Samsung has officially announced the Samsung Galaxy S4 at its Radio City Music Hall event in New York City.It packs a new 4.99″ Super AMOLED screen with a resolution of 1920 x 1080 pixels, which adds up to a pixel density of 441ppi. The screen still a new PenTile matrix, though it probably won’t matter much at this kind of density.
The phone will launch on 327 mobile operators in 55 countries starting at the end of April, with 3G and 4G / LTE versions available, and its polycarbonate case will initially be available in two colors, white and black.
The 5-inch screen features a 1080p resolution, as expected, is covered with Corning’s Gorilla Glass 3, and it’s known as a “full HD super AMOLED” screen with 441 pixels per inch. The phone comes with 802.11ac Wi-Fi (which also runs on the standard a/b/g/n bands), Bluetooth 4.0, and Cat 3 100 / 50 Mbps LTE, and also comes with an IR blaster like the HTC One. Key specs include a removable 2,600 mAh battery, 2GB of RAM, and 16, 32, or 64 GB of storage. Also of note is the new processor — either a Samsung Exynos 5 or Qualcomm Snapdragon S4 Pro processor, depending on the region.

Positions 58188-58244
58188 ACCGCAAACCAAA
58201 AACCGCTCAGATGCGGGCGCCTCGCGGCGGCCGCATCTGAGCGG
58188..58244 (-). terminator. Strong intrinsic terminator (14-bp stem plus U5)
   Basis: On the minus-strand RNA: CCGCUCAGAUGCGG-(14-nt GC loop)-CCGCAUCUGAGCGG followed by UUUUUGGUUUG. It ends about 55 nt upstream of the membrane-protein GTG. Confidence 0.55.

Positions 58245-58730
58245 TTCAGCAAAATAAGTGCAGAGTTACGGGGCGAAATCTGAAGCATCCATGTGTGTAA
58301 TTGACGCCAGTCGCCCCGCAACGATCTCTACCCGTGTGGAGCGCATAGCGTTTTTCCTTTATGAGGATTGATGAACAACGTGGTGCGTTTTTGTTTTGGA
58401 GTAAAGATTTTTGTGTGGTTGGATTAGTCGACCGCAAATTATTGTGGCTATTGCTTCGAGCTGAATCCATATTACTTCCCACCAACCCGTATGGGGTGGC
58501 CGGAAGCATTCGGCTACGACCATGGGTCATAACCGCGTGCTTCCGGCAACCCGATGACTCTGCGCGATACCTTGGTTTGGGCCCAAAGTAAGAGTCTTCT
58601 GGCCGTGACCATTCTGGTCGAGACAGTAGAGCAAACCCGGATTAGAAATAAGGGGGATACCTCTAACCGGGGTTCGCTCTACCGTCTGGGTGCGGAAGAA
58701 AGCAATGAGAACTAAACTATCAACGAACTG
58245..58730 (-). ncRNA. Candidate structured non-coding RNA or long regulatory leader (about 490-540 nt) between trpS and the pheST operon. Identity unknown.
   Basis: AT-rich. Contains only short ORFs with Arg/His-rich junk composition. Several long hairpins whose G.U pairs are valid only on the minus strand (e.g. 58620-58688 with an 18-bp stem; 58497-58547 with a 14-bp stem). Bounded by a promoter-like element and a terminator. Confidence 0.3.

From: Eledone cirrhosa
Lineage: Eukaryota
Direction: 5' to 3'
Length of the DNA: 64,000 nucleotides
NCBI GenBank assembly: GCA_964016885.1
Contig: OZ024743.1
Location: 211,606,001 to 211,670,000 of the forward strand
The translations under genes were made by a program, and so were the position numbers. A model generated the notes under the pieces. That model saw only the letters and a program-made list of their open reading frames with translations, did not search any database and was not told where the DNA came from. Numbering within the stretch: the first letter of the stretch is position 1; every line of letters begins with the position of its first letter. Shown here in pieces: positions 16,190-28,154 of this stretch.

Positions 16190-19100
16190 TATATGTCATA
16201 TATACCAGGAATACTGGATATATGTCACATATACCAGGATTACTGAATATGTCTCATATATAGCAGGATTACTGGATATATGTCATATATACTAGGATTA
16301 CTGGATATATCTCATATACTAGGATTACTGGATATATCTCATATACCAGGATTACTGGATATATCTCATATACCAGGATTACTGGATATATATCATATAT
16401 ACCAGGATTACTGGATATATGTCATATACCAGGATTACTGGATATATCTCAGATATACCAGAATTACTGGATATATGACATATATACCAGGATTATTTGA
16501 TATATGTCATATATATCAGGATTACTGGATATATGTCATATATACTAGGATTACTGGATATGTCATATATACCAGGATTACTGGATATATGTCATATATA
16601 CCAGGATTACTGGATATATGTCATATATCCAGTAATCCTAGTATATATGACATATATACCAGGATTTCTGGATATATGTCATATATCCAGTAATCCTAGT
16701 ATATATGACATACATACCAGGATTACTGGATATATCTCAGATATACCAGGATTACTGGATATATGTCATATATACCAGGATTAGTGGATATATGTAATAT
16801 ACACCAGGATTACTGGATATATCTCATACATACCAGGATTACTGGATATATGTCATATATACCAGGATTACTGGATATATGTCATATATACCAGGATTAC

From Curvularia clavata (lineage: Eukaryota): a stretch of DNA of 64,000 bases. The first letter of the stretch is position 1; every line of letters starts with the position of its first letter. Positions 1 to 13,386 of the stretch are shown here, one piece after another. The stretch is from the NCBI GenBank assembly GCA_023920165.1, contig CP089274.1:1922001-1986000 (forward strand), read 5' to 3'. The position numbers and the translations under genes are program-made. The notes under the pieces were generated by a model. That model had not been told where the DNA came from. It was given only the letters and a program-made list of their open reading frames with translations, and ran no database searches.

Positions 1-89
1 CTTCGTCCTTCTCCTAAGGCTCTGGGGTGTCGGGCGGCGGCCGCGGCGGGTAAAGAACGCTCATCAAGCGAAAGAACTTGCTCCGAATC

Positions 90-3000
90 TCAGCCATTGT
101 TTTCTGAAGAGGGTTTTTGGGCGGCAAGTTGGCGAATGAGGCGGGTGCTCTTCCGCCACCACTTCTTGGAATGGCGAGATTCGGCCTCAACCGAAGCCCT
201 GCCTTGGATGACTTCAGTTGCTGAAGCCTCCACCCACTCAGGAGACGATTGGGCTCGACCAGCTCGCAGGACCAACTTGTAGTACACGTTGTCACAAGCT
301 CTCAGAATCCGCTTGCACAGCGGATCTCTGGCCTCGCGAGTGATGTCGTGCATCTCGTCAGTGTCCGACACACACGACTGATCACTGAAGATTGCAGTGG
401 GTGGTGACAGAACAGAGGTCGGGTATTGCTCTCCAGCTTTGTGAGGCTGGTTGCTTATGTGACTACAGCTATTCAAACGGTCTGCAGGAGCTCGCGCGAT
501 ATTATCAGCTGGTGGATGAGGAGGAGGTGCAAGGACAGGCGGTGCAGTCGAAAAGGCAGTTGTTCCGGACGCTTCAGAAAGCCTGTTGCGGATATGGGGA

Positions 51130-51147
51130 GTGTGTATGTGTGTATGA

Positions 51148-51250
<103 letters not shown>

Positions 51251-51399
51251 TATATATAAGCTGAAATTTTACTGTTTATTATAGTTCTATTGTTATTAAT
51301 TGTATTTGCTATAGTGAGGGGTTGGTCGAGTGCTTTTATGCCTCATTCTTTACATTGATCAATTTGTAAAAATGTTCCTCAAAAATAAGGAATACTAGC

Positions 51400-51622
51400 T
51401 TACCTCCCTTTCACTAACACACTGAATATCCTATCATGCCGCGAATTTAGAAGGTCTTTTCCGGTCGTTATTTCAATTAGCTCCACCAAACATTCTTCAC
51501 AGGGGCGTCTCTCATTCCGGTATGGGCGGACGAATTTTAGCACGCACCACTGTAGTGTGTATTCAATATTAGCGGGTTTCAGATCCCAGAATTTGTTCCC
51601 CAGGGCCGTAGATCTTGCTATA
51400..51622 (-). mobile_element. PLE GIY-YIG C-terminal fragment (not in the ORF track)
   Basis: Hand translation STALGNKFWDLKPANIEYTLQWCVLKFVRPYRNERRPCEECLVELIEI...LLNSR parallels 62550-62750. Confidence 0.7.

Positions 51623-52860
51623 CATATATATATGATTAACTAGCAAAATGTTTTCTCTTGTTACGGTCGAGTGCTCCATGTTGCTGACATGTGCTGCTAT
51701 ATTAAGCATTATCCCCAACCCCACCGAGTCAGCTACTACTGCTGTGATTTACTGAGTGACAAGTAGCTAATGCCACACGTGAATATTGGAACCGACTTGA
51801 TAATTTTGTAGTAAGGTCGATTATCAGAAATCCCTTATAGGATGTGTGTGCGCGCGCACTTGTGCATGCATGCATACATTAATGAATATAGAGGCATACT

One of the more interesting software additions is S Health — Samsung’s clearly been paying attention to the wearable computing trends. The phone’s sensors can monitor your fitness level and surroundings, making it a full-fledged fitness tracker — it’ll integrate with a number of Samsung accessories, as well. The phone features a built-in pedometer for tracking the number of steps you take — or run — during the day, much like Fitbit’s line of devices. However, sensors in the phone also allow it to measure the ambient temperature and humidity of the room you’re, all of which feeds into the S Health app itself. Diet tracking is integrated as well, with the app pulling able to pull caloric information from a database of common food items.
Samsung also added some touch-free gestures to the Galaxy S4: Air View and Air Gesture. The former lets you hover your fingers over the screen to pull out contextual data or preview the content of messages, while the latter lets you control features like your music, answering calls, or scrolling without having to actually touch the screen.
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